Snapped4U — A tool for photographers to sell photos

I remember seeing photographers doing this on campus when I was in college but it was before every soccer mom had a super camera. Now you can have a basic camera and a few business cards and “work the crowd” to make money doing what self timers and tripods once did.  I’m curious how well this actually works and if people will pay $4 for a jpg of themselves.  Will people they actually go and check the pictures out.

Here’s how it works:

  • You go out and shoot photos of people at some event where there are lots of people.
  • Send them to Snapped4U’s web site
  • They search for their images and hopefully buy lots of them.
  • You get paid (via PayPal) $3.50 per image they buy.
  • They get a jpg of the image e-mailed to them.

I like the idea behind this, but wish they had a print option as well. For four bucks it seems like they should get a print, but that would involve printing and shipping…unless they teamed up with Wal-Mart or Walgreens to provide digital delivery to a location near you!

Maybe the future of vacation photos will be something like this…your family is out in front of the St. Louis Arch having a picnic and some guy comes buy takes some pictures and gives you a card to Snapped4U. You get back to the hotel, check it out and buy a few copies, post them to Facebook and click on a button to have them both e-mailed to you and prints delivered to your neighborhood Walgreens Photo Center. When you get home, you drop by Walgreens and pick up your pictures to show the neighbors.

Here’s what Snapped4U says about themselves:

Snapped4U is about getting pictures of people, particularly the group shots they can’t get themselves. Watch for events like concerts, fairs, festivals, markets, and sporting events. Think of places such as parks, beaches, monuments, and scenic overlooks. Choose a venue, then go when it’s busy and work the crowd.

via Snapped4U – The Place for Photographers to Post and Sell Their Photographs.

Polaroid Instant Film is Reinvented

From http://www.the-impossible-project.com/

Polaroid Instant Film…that loveable instantly (well actually a few minutes to see the what the chemicals have been doing) gratifying invention has gone the way of the glorious past…just like 8 track tapes, vinyl records, and bell bottom jeans…yet, just like revivals of the past fads seem to occur about every 20 or 30 years, Polaroid Film is not dead yet!  Artists and hobby-ists alike are probably pretty excited about this turn of events!

Polaroid, which suffered badly since the death of its inventive founder Edwin Land in 1991, could have completely lost the instant film — a whole artistic medium, pop culture icon and technological marvel in one — had the company not crossed paths with the Impossible Project’s founder, Florian Kaps, a man described as a “crazy Austrian entrepreneur.”

See full article from DailyFinance: http://srph.it/d3Yxjr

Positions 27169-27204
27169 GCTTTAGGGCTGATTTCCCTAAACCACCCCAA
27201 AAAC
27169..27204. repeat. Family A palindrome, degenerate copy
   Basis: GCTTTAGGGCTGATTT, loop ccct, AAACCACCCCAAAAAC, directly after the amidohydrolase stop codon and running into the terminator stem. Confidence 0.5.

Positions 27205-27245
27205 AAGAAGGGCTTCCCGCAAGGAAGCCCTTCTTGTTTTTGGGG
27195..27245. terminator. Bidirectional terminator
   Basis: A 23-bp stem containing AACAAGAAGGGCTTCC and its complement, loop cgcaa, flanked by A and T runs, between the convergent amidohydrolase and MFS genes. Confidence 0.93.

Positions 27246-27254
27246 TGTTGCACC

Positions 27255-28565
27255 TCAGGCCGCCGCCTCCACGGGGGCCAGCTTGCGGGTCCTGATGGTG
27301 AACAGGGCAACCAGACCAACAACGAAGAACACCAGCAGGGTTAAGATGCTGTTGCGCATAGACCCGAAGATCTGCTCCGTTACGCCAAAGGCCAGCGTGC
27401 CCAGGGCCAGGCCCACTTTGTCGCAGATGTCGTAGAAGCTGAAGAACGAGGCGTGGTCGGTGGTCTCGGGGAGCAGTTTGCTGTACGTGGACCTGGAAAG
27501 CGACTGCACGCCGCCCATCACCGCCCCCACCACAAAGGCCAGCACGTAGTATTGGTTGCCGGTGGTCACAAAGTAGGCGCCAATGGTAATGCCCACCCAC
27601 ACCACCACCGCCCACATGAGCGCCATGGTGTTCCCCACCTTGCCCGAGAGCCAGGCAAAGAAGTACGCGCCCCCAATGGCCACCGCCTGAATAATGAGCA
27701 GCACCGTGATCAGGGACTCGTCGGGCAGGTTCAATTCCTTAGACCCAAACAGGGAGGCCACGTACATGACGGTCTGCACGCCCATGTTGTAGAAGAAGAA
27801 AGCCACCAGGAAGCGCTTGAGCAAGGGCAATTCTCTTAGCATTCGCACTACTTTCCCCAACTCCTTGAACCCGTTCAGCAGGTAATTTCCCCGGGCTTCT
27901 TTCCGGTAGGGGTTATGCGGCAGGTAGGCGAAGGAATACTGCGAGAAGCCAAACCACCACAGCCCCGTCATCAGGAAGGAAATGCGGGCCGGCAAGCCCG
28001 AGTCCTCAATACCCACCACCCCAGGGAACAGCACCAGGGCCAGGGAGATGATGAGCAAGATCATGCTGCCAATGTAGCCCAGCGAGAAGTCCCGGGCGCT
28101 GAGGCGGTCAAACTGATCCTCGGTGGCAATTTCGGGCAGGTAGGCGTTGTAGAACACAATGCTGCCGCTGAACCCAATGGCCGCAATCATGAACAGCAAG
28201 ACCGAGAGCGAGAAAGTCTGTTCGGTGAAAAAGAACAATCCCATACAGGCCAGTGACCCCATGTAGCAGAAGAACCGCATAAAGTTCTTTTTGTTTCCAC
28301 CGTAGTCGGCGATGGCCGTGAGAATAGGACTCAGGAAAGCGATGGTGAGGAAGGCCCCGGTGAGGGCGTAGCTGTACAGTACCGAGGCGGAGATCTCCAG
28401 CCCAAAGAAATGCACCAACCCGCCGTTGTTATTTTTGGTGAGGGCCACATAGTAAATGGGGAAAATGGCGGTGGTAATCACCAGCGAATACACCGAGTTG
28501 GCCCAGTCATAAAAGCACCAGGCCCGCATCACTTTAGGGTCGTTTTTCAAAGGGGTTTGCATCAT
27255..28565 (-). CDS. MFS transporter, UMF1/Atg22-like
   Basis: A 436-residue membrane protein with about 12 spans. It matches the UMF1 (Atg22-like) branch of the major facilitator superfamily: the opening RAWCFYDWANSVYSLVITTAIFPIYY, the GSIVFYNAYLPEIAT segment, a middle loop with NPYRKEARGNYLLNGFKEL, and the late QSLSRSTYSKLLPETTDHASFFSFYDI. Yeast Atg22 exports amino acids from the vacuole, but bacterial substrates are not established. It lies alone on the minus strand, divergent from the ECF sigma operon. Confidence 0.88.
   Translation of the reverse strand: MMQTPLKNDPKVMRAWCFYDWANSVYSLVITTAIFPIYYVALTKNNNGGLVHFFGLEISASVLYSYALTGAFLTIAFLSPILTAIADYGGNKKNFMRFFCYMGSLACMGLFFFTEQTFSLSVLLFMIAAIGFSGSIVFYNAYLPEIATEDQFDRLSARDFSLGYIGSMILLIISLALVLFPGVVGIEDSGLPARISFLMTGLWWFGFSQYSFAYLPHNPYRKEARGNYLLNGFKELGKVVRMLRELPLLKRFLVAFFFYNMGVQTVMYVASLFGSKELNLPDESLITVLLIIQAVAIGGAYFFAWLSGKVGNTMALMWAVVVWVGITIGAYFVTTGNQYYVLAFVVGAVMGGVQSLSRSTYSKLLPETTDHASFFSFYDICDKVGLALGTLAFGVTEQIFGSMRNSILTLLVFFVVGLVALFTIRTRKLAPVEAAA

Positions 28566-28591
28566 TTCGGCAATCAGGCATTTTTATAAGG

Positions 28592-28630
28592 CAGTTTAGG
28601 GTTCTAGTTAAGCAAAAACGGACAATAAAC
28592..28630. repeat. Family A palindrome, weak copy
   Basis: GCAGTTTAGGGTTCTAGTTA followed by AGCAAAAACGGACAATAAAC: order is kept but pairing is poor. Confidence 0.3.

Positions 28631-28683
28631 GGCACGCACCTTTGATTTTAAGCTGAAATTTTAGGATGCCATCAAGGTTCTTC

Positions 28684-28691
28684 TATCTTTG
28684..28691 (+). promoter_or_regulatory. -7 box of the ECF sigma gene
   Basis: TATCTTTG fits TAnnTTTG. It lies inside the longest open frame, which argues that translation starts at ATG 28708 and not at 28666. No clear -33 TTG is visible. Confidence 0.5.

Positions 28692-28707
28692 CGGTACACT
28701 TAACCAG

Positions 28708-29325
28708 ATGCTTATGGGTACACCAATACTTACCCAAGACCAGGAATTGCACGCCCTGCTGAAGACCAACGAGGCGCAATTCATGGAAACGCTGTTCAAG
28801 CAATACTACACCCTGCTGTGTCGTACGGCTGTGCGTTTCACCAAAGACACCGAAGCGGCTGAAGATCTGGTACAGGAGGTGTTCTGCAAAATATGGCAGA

Personally, I’d given up on Polaroid’s film and gave my trusty Vivitar Slide Printer up to eBay. Now I’m wishing I’d held on a little longer!

Read more about how The Impossible Project, tries to explain just how they’ve managed to reinvent instant analog film in a story that is part innovation, part faith, part business and part dream. Read it via Polaroid Instant Film is Reinvented, Revived and On Sale This Week – DailyFinance.

Stunning pictures of sleeping insects covered in dew

Awesome photos!

Glistening in the early morning, these insects look like creatures from another planet as dew gathers on their sleeping bodies.Captured in extreme close-up, one moth appears to be totally encrusted in diamonds as it rests on a twig.

via The stunning pictures of sleeping insects covered in early morning dew | Mail Online.

Defining a line and when to cross it is a tough call for photographers, journalists

Journalists are taught to be a “Fly on the wall” observer who records but doesn’t make the news. Well, that’s nice in theory and there are times when journalists should be just that, but there are other times when a journalist overcomes the shyness of the observer and ends up getting involved. Here are two examples…

The Sun Journal newspaper reported that photographer Russ Dillingham was credited with helping police capture 35-year-old Norman Thompson as he tried to flee from local police and federal agents.

via News Photographer Tackles, Apprehends Fugitive on the Loose –

And in the recent coverage of Haiti’s Earthquake recovery…

Several media ethics scholars have criticized the broadcast and cable news networks for allowing their medical correspondents to be shown performing emergency treatment in Haiti. via Contactmusic.com

The way I see it is that it’s more a matter of the purpose of the journalist’s intrusion into the story. If it is to get more viewers or to promote the journalist’s company or commercial interests, then I think it is completely inappropriate. If it is a human responding to a need or reacting to a situation, then I’m really quite accepting of the intrusion. It should still be reported clearly that the journalist was involved, but I don’t see this as a case of unethical behavior. I see it as human behavior kicking in. Honestly, it’s refreshing to see that journalists out there still have humanity’s reactions working in them! Remember Kevin Carter? He became notorious for not getting involved after he left an emaciated Sudanese girl under the watch of a vulture after photographing the pair in Africa. Even after winning a Pulitzer Prize in 1994, the things Carter saw especially in Africa be came too much for him to deal with and he took his own life. While I worked as a journalist/photographer for the Fort Scott Tribune, I found myself feeling like I knew the details but could do little to make a difference. Yet, those times when I did “only” write about things, the encouraging words of a reader or the public official who later told me of the response they received after an article I wrote were excellent reminders that even an unbiased report can stir people to action simply because a journalist did his or her job…informed the people. Thoughts?